Qiaochi's answer deals with closed normal subgroups. However, a priori, there could have been non-closed proper normal subgroups in $SU(n)$ (not contained in its center). One can show that this cannot happen "with bare hands" (this is done for instance in Berger's "Geometry" book in the case of $SO(3)$ merely using elementary geometry), or use the following general theorem:
Theorem. Suppose that $G$ is a compact Hausdorff topological group, which is topologically simple, i.e. contains no proper closed normal subgroups. Then $G$ is simple as an abstract group.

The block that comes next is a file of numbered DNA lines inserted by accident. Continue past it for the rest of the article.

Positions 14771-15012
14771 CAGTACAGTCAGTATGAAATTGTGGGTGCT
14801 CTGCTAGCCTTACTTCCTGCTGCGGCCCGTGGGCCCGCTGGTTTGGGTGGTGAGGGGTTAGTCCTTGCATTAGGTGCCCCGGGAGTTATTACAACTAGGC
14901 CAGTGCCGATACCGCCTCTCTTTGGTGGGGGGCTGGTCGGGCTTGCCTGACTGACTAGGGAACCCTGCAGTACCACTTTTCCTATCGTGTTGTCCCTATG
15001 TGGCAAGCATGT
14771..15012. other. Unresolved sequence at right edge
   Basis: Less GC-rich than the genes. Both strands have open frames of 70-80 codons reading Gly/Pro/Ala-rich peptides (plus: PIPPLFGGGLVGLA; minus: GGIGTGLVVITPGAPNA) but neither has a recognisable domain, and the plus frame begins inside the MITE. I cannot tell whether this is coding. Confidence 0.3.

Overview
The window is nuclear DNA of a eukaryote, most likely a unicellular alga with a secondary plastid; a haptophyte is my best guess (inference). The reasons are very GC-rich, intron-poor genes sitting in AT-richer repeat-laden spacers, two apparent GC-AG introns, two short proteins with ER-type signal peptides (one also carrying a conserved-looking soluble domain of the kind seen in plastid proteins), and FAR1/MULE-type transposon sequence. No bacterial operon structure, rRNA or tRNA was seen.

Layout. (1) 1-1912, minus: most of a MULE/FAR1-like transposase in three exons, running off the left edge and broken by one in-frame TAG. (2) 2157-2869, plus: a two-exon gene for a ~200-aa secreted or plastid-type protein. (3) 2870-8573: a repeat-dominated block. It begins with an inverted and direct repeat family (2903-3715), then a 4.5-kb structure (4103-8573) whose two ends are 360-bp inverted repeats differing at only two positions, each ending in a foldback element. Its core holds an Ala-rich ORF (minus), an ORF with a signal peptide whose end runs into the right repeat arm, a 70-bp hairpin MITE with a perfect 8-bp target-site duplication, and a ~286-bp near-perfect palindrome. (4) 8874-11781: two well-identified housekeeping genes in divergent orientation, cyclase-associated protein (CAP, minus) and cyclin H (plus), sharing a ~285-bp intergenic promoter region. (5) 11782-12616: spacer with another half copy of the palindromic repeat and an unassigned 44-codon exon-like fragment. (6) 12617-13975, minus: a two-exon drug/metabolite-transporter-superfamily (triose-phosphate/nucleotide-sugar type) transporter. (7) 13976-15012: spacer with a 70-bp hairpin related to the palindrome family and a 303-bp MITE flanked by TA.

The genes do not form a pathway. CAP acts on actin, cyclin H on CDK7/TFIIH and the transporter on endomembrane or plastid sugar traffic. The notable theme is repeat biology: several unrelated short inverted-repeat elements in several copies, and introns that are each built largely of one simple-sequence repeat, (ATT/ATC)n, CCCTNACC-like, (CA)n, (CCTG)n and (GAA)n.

See Theorem 9.90 of
Karl H. Hofmann, Sidney A. Morris, The Structure of Compact Groups. A Primer for the Student – A Handbook for the Expert, de Gruyter Studies in Mathematics, Volume 25, 1998.
Addendum. There exist Hausdorff topologically simple groups which are not simple as abstract groups, see section 3 in
George A. Willis, Compact open subgroups in simple totally disconnected groups, Journal of Algebra, Volume 312, Issue 1 (2007) pages 405-417.